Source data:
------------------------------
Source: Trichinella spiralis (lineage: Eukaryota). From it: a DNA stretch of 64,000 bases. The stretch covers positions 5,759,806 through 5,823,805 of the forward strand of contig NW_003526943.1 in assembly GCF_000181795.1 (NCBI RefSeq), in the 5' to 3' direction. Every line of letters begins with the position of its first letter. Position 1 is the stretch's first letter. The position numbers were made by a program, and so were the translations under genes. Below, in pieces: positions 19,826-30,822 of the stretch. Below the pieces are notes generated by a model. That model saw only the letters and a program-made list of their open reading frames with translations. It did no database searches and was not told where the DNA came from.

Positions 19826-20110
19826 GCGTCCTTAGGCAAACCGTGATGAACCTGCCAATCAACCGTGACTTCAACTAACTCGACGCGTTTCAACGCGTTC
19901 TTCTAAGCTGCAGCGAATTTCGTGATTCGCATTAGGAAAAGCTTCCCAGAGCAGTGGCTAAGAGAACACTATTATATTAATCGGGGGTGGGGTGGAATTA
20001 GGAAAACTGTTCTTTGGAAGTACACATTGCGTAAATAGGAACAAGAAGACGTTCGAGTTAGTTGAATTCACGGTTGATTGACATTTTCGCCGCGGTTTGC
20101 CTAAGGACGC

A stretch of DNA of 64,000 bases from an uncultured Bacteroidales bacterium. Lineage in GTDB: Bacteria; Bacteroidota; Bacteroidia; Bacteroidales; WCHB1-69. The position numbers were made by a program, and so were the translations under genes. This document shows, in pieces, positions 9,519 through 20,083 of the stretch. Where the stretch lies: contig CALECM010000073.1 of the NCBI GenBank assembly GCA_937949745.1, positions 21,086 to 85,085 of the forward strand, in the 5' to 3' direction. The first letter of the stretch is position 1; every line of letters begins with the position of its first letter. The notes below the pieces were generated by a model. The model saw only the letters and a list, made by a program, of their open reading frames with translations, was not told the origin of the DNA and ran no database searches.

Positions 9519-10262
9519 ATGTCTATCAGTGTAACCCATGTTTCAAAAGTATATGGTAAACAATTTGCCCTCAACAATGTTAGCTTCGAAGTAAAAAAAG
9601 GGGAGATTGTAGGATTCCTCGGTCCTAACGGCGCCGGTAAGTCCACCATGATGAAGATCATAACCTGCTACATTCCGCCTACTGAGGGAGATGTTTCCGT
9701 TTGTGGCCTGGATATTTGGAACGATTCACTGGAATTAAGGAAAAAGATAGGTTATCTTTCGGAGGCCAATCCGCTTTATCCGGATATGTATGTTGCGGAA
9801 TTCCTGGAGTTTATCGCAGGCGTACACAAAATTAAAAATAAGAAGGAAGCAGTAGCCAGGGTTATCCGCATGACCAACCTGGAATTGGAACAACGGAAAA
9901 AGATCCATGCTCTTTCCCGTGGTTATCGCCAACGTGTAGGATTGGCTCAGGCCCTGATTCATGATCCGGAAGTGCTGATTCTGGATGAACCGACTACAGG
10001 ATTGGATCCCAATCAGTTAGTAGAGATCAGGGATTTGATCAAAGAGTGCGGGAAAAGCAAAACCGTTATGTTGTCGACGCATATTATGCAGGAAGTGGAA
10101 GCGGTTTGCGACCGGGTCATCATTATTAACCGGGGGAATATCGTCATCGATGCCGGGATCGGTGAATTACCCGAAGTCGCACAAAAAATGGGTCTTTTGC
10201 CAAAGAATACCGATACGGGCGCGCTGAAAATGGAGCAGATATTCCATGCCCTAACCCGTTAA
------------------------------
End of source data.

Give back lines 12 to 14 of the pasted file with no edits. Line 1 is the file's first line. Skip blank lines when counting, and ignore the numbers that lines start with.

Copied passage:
9801 TTCCTGGAGTTTATCGCAGGCGTACACAAAATTAAAAATAAGAAGGAAGCAGTAGCCAGGGTTATCCGCATGACCAACCTGGAATTGGAACAACGGAAAA
9901 AGATCCATGCTCTTTCCCGTGGTTATCGCCAACGTGTAGGATTGGCTCAGGCCCTGATTCATGATCCGGAAGTGCTGATTCTGGATGAACCGACTACAGG
10001 ATTGGATCCCAATCAGTTAGTAGAGATCAGGGATTTGATCAAAGAGTGCGGGAAAAGCAAAACCGTTATGTTGTCGACGCATATTATGCAGGAAGTGGAA